Marianne Boesky Gallery is pleased to present the group exhibition Mother Sky including works by Björn Braun, Jay Heikes, Jessica Jackson Hutchins, and Thiago Rocha Pitta. Through a variety of media that range from watercolor and fresco to sculpture, the featured artists explore subtle changes in the natural world, the tension of fleeting moments, and the sublime. Mother Sky will be on view September 1 – October 6, 2018 at Boesky West, the Gallery’s 100 S Spring St, Aspen location.

The title of the exhibition, Mother Sky, is drawn from a new series of painted screens by Jay Heikes in which he depicts cloudy skies in vibrant and unnatural colors of copper and violet. Mother Sky refers to the title of the 1969 song by the German experimental rock group Can which influenced Heikes’s latest works along with writings by the Tibetan Buddhist Milarepa. When describing this new series, Heikes references Milarepa’s unease when thinking about clouds on a perfect blue sky, saying that he instead regards clouds as soothing. He states “Maybe I was always more comfortable with the unease and distraction contained in fluffy clouds but was just ashamed to illustrate it because of its perceived decorative nature. Yet for so many generations of artists reaching for the sublime was an avant-garde call to arms that appeared irresistible.”

Heikes’s works on the first floor will be juxtaposed with Thiago Rocha Pitta’s sublimation, condensation, and precipitation, a new triptych representing the delicate processes of solids becoming gas and gasses becoming liquid. Rocha Pitta’s diverse practice is connected to a deep fascination with the subtle transformations of the world around him—the slow erosion and alteration of desert terrain, the descent of fog, and the fluctuations of underwater formations. His work captures the subtleties of the natural world, the slow changes of materials, the physical progressions of miniscule segments of land, and sudden shifts in the weather.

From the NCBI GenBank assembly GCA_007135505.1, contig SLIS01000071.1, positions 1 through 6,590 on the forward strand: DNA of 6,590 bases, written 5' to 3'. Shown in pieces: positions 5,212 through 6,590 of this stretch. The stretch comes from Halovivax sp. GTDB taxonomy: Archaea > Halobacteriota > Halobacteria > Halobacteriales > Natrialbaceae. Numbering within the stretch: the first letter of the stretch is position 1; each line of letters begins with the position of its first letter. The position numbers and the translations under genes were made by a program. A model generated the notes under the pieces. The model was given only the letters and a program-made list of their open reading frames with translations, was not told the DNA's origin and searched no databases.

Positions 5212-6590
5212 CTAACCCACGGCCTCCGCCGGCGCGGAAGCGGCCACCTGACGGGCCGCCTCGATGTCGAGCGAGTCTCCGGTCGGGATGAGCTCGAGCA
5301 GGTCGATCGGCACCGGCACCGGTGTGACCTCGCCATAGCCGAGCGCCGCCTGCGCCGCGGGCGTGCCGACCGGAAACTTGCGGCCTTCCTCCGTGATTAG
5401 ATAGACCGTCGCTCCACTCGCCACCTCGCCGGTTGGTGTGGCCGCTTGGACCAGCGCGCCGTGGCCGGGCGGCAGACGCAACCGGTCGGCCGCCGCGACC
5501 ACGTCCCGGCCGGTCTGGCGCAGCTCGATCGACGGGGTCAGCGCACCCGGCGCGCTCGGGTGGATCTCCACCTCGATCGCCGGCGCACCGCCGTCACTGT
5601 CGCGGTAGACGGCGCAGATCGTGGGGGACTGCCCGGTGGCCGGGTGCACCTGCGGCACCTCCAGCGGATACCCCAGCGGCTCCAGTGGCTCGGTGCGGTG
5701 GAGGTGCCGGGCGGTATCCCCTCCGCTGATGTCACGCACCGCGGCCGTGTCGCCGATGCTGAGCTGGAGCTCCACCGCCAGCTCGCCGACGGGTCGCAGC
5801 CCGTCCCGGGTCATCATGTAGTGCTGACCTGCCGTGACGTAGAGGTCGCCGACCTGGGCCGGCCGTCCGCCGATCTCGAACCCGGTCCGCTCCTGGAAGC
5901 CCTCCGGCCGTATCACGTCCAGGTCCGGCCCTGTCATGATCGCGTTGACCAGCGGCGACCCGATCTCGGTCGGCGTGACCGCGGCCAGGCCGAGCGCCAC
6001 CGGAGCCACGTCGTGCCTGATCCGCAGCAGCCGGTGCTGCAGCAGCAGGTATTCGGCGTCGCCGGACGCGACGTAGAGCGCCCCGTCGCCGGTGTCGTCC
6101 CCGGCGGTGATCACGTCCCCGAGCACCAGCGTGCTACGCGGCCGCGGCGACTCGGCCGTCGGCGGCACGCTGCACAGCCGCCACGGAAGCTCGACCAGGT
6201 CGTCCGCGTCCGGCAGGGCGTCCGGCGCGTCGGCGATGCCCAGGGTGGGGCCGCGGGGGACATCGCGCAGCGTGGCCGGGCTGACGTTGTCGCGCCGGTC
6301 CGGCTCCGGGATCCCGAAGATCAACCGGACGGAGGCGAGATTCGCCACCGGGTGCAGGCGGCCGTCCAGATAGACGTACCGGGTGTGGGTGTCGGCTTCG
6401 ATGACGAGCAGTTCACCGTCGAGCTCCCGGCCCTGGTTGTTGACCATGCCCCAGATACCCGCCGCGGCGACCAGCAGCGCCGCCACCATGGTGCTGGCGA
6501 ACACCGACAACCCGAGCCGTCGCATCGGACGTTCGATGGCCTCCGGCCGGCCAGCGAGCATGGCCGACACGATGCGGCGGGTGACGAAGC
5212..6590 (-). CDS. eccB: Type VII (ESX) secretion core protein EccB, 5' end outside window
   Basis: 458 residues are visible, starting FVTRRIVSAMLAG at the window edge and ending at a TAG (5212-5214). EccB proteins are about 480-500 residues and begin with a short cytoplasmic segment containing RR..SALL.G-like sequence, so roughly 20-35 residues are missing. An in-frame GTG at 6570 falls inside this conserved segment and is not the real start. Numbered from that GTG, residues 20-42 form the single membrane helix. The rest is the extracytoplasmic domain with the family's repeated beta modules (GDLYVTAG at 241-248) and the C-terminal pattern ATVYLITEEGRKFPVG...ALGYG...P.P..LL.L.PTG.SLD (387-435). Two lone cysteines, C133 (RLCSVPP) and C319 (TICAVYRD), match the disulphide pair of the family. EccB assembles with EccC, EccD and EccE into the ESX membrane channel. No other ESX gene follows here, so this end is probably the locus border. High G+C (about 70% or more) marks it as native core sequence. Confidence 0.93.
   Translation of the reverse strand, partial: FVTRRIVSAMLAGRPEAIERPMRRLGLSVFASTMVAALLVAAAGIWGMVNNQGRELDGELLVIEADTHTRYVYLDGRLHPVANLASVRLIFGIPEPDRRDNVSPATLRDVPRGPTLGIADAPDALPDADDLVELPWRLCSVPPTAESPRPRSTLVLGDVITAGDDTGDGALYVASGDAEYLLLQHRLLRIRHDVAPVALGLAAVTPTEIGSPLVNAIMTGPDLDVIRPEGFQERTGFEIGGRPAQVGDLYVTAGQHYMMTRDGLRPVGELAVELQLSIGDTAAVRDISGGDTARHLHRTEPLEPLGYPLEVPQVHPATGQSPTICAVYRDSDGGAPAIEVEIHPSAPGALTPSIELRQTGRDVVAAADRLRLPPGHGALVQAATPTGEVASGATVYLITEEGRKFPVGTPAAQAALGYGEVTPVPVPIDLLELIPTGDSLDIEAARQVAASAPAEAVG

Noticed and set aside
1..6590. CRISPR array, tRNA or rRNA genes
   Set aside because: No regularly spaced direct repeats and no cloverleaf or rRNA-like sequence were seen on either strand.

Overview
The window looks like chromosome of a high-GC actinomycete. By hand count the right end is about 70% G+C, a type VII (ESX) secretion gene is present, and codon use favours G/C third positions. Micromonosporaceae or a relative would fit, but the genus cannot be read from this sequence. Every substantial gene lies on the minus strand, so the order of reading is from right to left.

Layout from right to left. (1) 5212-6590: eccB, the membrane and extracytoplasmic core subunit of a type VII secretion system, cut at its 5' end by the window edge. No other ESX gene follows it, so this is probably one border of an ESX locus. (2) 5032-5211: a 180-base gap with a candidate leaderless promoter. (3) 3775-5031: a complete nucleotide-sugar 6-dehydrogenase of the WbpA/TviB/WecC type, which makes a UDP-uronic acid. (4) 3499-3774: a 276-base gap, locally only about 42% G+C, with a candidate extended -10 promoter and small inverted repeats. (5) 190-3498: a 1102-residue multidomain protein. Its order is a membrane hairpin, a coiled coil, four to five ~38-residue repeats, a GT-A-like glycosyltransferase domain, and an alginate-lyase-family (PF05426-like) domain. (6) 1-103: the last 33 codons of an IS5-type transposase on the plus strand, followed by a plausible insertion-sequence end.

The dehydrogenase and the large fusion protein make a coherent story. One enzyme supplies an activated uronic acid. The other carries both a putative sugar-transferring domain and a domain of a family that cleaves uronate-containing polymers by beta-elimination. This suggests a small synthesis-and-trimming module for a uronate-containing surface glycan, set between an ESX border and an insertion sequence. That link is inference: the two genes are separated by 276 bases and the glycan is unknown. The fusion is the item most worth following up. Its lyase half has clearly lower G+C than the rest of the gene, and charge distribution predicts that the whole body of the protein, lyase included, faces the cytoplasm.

A selection of Björn Braun’s nests, made in collaboration with a pair of zebra finches, will be displayed on the second floor of the gallery. To create these works, Braun provides the materials—a piece of plastic bag, a feather, a ribbon—one by one and the birds select which they will use. Much of his work uses nature as he collaborates with animals turning the remnants of their activities into sculptures. The process is paramount to the resulting artwork, which is often determined by chance.

Displayed adjacent to Braun’s nests will be Heikes’s recent Zs series which signifies the push-pull between introspection and the realities of the outside world. The works reference the fleeting moment between sleeping and waking, and underscore the significance of the dreamscape to self-reflection and regeneration. Simultaneously, their physical form obscures the view beyond them and conjures the same sense of caution and exclusion that an “x” might. This dichotomy serves as the core of Heikes’s current explorations, looking at the way barriers are both imposed and overcome.

Displayed outside the gallery is Jessica Jackson Hutchins’s Him and Me, a glazed ceramic object balanced on a handmade hammock. Hutchins’s practice often examines the artistic potential of the everyday. In her mixed-media assemblages, Hutchins uses quotidian objects and creates collages from ordinary detritus, selecting and arranging the materials to articulate and accentuate their inherent emotional and narrative content.